We are beginning now to find women who are willing to admit to such violence, gaining their confidence and enabling them to talk about their trauma, to open up and begin to come to terms with what has happened to them, to admit to it and to face it realizing that it is not their fault.
By forming small groups where they can come together to discuss and support each other, by empowering them we are helping to enable them to move forward, and for most of them to start to have hope for the first time. By finding ways of coping they are beginning to look at the real possibility of building a better life for themselves, gaining social recognition as a person in their own right, and trying to gain access to and secure financial and legal rights–thus making it possible for them to provide a future for their families. Psychosocial group counseling and also one-to-one sessions are provided as well as gynecological and health checkups. We have also empowered them to be able to progress toward their desires and market their own produce, giving them economic and legal support where necessary. We are working with them to find ways of accessing legal rights and benefits for themselves as the widows have done in the recent past (getting pensions and benefits in honour of their husbands (martyrs) who had died fighting for their country.)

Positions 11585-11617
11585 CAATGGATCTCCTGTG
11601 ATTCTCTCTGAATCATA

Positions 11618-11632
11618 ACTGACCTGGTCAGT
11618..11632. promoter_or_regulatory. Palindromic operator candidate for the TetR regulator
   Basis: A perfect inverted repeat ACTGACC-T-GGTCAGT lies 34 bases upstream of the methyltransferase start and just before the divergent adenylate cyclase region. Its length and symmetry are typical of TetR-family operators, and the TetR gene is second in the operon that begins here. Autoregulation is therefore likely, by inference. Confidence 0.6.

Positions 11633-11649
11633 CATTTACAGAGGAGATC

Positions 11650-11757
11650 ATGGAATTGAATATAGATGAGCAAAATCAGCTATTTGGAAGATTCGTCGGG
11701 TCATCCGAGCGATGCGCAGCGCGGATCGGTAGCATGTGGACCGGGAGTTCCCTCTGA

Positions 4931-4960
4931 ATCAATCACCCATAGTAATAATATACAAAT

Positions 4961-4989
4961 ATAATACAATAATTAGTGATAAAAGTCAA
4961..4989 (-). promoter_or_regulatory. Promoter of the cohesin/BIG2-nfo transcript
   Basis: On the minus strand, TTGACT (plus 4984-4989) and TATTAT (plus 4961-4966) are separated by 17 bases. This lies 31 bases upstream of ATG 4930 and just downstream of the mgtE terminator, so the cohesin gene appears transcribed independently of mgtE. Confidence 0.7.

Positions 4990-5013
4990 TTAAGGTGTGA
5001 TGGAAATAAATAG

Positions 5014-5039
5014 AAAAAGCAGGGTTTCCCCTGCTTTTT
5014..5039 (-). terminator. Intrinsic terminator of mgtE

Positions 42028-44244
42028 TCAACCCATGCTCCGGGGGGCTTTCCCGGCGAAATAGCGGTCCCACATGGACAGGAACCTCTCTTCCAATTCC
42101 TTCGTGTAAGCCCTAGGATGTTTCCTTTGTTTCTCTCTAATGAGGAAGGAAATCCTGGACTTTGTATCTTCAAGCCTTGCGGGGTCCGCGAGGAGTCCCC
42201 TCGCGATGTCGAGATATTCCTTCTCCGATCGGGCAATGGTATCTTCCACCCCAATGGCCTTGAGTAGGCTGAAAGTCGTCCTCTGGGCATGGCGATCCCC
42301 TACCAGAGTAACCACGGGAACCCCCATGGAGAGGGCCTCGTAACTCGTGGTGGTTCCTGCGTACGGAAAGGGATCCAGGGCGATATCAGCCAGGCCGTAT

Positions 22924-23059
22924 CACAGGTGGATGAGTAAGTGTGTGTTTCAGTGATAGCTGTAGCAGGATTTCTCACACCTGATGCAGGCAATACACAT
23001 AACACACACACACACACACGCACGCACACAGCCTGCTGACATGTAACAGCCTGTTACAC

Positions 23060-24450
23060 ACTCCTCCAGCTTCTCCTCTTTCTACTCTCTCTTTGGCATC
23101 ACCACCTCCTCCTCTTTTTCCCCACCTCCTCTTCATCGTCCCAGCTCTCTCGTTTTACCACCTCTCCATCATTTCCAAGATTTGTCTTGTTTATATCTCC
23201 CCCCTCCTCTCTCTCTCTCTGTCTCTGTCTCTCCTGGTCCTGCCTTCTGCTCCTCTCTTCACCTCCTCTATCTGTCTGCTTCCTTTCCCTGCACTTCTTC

We are helping them realize that they have a value as an individual, that life has a purpose for them, they have a voice and should be encouraged to use it to progress their struggle for recognition and acceptance and also for their comrades who suffered with them but have yet to ask for help.
We have enabled them to summon up the courage to face and enter into society; some have been able to travel outside of their own home surroundings for the very first time since the war. They go out in small groups together, making short trips into the community, for social pleasure. They have been able to talk, smile, laugh and cry sharing their experiences together. Giving them a whole new outlook, taste and hope for the future–what could and should be their future.